The city of Bountiful recently decided that it’s received too many complaints about mule deer and something must be done. The newsletter states its case:Read More ...
By Courtney Lowery, Newwest.net guest blogger, 12-08-09
The Obama Administration today announced that it will settle in the landmark class-action lawsuit against the Interior Department that alleged gross mismanagement of American Indian trust accounts. In a press conference, Interior Secretary Ken Salazar and Attorney General Eric Holder said the settlement will mean $1.4 billion will be distributed to plaintiffs.
The government has also agreed to create a $2 billion fund that will offer new trustees (created when land is “fractioned” by being passed down from generation to generation) cash payments for land that has been divided up. That will, as Interior put it, “free up the land for the benefit of tribal communities.” That brings the total settlement up to $3.4 billion.
Cobell v. Salazar was first filed in 1996 on the grounds that the government mismanaged the trust accounts (involving royalties for grazing, oil and gas and timber, among others) of more than 300,000 Indians. Elouise Cobell, a Blackfeet and the lead plaintiff in the suit, told Indian Country Today that she is thankful the suit is finally coming to an end and that Indian Country especially appreciates the Obama Administration moving on the issue. Still, she said the settlement is “significantly less than the full accounting to which the class members are entitled.”
In a release, Salazar called the settlement “historic.”
“This is an historic, positive development for Indian country and a major step on the road to reconciliation following years of acrimonious litigation between trust beneficiaries and the United States,” Salazar said. “...This historic step will allow Interior to move forward and address the educational, law enforcement, and economic development challenges we face in Indian Country.”
Right now, the Interior Department manages 56 million acres of Indian trust land and on that, there are more than 100,000 leases. The agency estimates it manages $3.5 billion in trust funds.
The point of the $2 billion in buy-back money for the new “fractioned” trustees is to, as the agency put it, “By reducing the number of individual trust accounts that the U.S. must maintain, the program will greatly reduce on-going administrative expenses and future accounting-related disputes.”
The agency has promised to put 5 percent of the interests bought through the $2 billion fund into a scholarship fund for Indians.
Also see HCN's prior coverage of the case: Indian Money - Where Is It?, Sometimes you have to fight, Congress and Indians spar over lost money, and Scoundrels and scandals in the Interior Department.
What do we want in a health care system?
It’s a question Dr. Donald Berwick asked an audience of 5,000-plus people at the Institute for Health Care Improvement’s National Forum in Orlando, Fla. on Tuesday.
Such an easy question. I can quickly rattle off answers: I want health care for my family. I want to be able to see a doctor when I’m ill. I want to be made healthy.
Stop. Berwick asks again. What do you really want? I want to be healthy.
This time think about it. Step back. Inhale. Think. Exhale. What do you really, really want?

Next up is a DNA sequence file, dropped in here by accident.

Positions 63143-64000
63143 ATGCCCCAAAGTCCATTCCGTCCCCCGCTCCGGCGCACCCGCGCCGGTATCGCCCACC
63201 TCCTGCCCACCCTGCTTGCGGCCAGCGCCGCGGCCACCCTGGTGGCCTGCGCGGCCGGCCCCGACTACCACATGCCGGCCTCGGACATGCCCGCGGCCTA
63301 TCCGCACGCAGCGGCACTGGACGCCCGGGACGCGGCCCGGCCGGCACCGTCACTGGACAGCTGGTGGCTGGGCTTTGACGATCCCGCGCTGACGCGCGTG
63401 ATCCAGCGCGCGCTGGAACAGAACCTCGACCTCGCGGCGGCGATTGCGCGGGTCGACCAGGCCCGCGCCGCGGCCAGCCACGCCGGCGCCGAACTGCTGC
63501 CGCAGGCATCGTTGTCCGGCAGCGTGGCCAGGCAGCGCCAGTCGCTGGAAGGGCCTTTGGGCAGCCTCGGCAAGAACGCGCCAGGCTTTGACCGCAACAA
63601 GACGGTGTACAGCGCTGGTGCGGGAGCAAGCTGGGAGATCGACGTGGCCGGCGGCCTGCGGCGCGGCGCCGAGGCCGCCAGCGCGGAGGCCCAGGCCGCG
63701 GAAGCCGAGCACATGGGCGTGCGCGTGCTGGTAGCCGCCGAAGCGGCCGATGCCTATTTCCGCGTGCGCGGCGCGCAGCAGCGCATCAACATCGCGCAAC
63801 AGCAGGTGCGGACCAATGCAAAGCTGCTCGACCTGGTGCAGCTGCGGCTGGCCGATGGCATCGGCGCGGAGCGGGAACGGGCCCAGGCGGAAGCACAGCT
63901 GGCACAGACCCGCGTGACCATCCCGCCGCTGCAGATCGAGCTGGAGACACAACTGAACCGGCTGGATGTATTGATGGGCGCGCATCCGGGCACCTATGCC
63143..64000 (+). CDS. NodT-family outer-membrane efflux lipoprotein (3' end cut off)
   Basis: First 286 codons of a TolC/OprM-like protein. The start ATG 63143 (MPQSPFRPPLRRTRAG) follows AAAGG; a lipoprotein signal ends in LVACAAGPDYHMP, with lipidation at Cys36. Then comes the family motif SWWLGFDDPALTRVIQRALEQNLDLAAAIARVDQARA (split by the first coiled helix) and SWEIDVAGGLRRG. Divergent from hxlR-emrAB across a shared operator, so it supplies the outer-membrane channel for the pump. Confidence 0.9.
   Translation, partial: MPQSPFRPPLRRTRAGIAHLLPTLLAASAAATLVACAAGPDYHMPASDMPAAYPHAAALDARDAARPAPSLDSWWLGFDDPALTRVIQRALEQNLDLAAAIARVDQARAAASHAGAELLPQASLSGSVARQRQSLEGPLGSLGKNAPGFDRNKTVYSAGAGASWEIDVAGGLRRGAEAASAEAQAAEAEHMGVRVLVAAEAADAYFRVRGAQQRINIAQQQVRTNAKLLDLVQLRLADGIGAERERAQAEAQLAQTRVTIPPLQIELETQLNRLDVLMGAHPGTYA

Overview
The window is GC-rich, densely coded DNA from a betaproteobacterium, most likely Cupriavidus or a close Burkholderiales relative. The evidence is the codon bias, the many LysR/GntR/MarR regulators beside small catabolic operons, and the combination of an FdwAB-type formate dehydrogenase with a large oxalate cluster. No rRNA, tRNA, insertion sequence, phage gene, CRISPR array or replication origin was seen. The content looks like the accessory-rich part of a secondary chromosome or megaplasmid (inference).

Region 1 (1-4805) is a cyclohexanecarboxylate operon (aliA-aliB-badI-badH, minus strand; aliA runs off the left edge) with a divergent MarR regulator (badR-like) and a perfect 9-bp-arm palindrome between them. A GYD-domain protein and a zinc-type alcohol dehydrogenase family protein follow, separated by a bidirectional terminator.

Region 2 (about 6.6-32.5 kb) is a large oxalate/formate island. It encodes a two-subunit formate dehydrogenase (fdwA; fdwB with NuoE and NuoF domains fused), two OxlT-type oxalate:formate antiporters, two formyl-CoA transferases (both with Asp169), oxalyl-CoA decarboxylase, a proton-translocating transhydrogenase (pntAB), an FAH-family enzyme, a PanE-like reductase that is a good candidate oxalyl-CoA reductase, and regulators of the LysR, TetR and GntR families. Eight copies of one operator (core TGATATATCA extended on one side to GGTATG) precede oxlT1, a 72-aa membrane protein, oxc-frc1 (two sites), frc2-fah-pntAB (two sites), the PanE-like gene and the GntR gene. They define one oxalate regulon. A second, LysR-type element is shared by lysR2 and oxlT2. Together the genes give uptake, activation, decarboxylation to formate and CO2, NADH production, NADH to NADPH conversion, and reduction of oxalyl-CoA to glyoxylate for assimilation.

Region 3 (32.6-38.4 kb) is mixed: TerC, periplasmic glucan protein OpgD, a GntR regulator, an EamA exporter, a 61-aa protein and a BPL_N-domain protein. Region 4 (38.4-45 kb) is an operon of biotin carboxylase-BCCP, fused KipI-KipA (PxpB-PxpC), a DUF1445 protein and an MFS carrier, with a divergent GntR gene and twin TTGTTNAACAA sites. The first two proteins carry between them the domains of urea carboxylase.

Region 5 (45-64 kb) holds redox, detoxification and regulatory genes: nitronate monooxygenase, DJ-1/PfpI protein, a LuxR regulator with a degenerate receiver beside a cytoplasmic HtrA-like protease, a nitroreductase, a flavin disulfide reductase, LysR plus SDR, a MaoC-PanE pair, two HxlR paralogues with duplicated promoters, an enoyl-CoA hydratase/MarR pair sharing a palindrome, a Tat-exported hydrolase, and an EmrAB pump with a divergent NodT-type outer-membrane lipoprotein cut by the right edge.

Berwick explains how hard it is to skate ski and how he only hits perfection a few times out of every hundred kicks. Yet it’s those moments he pursues. That’s what he really, really wants.
How does a cross-country kick fit into the health care reform debate? Berwick almost had surgery to replace his knee – something that would have prevented him from ever cross-country skiing again. But another doctor found an alternative to surgery. Perfect. Berwick wanted bliss, the richness of the human experience. One more moment on a mountain.
That notion is far removed from the politics of health care reform. The debate in Washington is about the role of government or insurance. It’s not about capturing bliss.
“Health care has no intrinsic value at all. None, Health does. Joy does. Peace does,” says Berwick. “The best hospital bed is empty. The best CT scan is the one we don’t need. The best doctor’s visit is the one we don’t need.”
But our current system is not designed to empty hospital beds. Our reward system – dare I say, the very foundation of free enterprise – works best when hospital beds are full, CT scanners are humming and doctor visits are available on demand. That’s even true in government and the Indian Health Service because the appropriations process does not pay for those patients not requiring treatment. Yet that very idea, a paradox, is what could lower health care costs for all.
Berwick said it’s our version of the Tragedy of the Commons. The 1968 article in Science by Garrett Hardin described a pasture open to all that works reasonably well until “a day of reckoning, that is, the day when the long-desired goal of social stability becomes a reality. At this point, the inherent logic of the commons remorselessly generates tragedy.” The commons no longer works because each of us seeks the best deal for them.
“Name any stakeholder – hospital, physician, nurse, insurer, pharmaceutical manufacturer, supplier, even patients’ group – every single one of them says, “Oh, we need change! We need change!” But, when it comes to specifics, every single one of them demands to be kept whole or made better off,” Berwick said. “So everybody draws on the Commons, the herds grow, and the Commons fails. If you don’t increase your herd, you’re a chump. And, who wants to be a chump?”